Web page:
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Hi from Colorado!


Steve Lovaas

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Hello everyone!

I've been lurking for a while as we whittle down the long list of TT's to our final few options. Too new to have a fun couples' handle in the forum. No surprise that Oliver has risen to the top in our search, since we're wanting to camp in Spring and Fall in Colorado (which would sometimes equal Winter elsewhere).

I've been most impressed with the posts here, though I'm wondering at the posts talking about mods for cold weather (despite the marketing as a "true" 4-season trailer). I'd love to hear some estimates of comfortable cold-weather ranges with no insulation mods.

As we get closer to retirement (and get our tow vehicle), we'll make our final choice. And I want to be sure we're buying our LAST trailer the first time around ;).

Thanks!

Steve Lovaas

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Hi Steve and welcome to the forum. Although the company designs the campers to withstand colder temps, they are by no means designed for arctic temperatures. But if you are in temps in the teens or above, the camper is going to do fine with a few precautions. Of course that's providing you run the furnace continually and are prepared for the unexpected. Propane supply would be critical and a back up generator and space heater would be a smart idea. There are some slightly vulnerable points in the basement utility space on the street side that need to be monitored. Other than that, they actually do pretty good. 

Of course if you choose a composting toilet and winterize your water system, you can actually do just fine in colder temps without worry. One thing you will learn with research is that there's very few if any mass produced RVs on the market that are designed for continuous use in frigid temps. And even the opposite weather conditions can be a challenge for many RVs on the market. We camped in north Texas late this summer and temps were in the 100+ range each day. Most of the campers in the park were struggling to maintain comfortable temps inside their RVs, many of which had 2 or three AC units on the roof. Our LE2 with the Truma Aventa stayed comfortable inside regardless and the AC compressor would cycle like normal when it reached temperature. We have yet to need the higher fan speeds to maintain comfortable temps inside the camper. 

A nice thing about the Elite 2 with the Lithium Platinum package is that with the large battery capacity and the 3000 watt inverter, you can still run the AC for an hour or two before bed to sleep in comfort even when dry camping, provided you have good sunshine during the day to recharge. We've experimented with this several times this summer and the system works great in that way. Few other campers have a factory available system that compares.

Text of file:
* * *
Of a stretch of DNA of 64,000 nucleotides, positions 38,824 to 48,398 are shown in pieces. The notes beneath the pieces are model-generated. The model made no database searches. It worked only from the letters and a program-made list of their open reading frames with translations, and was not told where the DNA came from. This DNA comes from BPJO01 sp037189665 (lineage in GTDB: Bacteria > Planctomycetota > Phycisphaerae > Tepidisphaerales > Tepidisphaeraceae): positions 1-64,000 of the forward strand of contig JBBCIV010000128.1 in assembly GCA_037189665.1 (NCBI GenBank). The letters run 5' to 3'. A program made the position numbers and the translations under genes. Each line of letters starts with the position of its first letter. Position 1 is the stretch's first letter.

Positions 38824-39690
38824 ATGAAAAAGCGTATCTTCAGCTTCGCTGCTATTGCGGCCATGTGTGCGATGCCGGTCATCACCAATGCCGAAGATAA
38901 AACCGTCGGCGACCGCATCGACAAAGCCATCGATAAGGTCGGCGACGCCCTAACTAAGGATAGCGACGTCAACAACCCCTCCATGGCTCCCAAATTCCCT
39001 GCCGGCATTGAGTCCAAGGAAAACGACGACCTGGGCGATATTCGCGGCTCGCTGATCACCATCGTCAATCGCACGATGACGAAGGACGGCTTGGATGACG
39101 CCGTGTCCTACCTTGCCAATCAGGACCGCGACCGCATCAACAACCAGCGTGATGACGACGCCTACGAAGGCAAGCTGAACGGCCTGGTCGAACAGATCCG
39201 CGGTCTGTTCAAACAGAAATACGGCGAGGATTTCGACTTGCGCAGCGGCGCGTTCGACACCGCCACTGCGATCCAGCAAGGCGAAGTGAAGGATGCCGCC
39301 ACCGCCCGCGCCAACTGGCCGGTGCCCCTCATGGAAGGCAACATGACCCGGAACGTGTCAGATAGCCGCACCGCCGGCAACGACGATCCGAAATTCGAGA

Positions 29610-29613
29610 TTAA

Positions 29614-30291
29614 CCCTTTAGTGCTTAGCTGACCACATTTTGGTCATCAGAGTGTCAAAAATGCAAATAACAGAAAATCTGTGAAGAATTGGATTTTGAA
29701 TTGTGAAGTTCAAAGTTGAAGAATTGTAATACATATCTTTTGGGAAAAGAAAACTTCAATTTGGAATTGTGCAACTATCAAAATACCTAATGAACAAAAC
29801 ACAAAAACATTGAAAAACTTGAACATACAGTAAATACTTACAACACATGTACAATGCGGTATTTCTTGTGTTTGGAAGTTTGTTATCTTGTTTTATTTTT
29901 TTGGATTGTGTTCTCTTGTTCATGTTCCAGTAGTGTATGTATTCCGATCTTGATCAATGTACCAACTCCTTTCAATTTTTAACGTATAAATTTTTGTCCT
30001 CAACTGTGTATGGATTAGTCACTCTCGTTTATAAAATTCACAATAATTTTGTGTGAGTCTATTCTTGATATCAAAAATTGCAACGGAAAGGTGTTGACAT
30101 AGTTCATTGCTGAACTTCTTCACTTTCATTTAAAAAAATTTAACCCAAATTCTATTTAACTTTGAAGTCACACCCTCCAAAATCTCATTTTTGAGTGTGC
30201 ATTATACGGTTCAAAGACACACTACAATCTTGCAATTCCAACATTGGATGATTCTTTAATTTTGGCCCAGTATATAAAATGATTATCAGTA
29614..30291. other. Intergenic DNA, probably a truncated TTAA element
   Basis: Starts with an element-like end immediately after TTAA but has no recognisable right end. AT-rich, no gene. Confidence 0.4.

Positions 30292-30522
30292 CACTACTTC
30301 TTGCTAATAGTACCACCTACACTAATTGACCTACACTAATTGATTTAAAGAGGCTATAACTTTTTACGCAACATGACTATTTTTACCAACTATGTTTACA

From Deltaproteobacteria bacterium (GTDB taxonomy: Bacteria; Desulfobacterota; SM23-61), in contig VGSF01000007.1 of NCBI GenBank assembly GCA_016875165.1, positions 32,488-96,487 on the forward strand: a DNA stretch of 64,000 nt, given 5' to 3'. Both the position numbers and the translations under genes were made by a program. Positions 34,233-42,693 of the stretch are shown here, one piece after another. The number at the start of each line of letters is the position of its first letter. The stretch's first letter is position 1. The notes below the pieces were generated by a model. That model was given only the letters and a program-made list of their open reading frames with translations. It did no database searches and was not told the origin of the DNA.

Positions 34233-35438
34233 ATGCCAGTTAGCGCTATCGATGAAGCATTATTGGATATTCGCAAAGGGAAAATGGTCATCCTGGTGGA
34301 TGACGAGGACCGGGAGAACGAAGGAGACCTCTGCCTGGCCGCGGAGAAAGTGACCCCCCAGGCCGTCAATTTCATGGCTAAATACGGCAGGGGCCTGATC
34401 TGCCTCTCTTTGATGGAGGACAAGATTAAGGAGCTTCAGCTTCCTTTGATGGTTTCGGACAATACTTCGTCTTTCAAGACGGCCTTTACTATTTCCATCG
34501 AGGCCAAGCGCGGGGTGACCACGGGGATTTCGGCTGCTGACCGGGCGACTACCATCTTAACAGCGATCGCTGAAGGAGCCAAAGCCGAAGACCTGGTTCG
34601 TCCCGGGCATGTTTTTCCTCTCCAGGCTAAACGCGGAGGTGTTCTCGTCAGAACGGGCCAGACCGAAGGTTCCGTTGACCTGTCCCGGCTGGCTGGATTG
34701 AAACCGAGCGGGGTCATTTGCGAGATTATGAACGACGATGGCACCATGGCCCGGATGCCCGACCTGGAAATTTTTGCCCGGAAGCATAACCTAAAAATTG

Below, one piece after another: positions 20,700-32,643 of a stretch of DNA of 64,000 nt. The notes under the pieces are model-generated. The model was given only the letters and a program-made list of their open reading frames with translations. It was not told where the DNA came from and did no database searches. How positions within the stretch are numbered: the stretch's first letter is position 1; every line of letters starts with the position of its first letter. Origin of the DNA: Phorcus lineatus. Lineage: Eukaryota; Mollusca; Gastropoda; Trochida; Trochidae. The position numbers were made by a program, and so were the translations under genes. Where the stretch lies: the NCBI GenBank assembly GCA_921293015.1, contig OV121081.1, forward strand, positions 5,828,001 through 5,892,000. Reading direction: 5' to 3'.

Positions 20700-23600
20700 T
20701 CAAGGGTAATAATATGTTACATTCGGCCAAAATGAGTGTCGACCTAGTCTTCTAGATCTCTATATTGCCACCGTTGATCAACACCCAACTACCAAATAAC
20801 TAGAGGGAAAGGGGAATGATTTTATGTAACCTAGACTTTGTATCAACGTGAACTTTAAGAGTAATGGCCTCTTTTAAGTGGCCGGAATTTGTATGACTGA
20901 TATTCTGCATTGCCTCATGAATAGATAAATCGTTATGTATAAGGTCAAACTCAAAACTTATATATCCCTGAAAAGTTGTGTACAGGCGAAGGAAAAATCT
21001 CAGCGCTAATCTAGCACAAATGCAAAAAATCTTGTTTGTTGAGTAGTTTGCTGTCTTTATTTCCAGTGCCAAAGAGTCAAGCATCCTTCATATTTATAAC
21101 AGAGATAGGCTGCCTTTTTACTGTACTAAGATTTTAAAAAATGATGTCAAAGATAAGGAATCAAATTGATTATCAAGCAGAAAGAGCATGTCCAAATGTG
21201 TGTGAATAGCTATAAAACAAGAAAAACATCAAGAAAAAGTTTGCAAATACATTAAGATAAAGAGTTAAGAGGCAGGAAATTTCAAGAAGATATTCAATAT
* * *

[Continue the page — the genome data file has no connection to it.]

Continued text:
Anyway you're in the right place to get honest feedback from owners regarding their experiences. Most of us are just ahead of you on the same path. We wanted one good camper that would fulfill our needs with as little trouble as possible and not look back. Stacie and I are convinced we made the right choice. Good luck in your research. 

 

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Chris and Stacie Neuhaus Greenfield, Indiana

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1 hour ago, Steve Lovaas said:

Hello everyone!

I've been lurking for a while as we whittle down the long list of TT's to our final few options. Too new to have a fun couples' handle in the forum. No surprise that Oliver has risen to the top in our search, since we're wanting to camp in Spring and Fall in Colorado (which would sometimes equal Winter elsewhere).

I've been most impressed with the posts here, though I'm wondering at the posts talking about mods for cold weather (despite the marketing as a "true" 4-season trailer). I'd love to hear some estimates of comfortable cold-weather ranges with no insulation mods.

As we get closer to retirement (and get our tow vehicle), we'll make our final choice. And I want to be sure we're buying our LAST trailer the first time around ;).

Thanks!

Steve Lovaas

Welcome to the conversation.  It is important to note that I have not received my Oliver yet, but I am a winter camper.  With that said, I must offer up a caveat.  I live in Texas, so winter for me would be equal to Spring or Fall for you.  One of the many reasons I sprung for the Oliver is its ability to handle colder weather.  Oliver's website states that their trailer is four-season, but I figured that it would fall into the Tennessee four-season range rather than the Arctic range.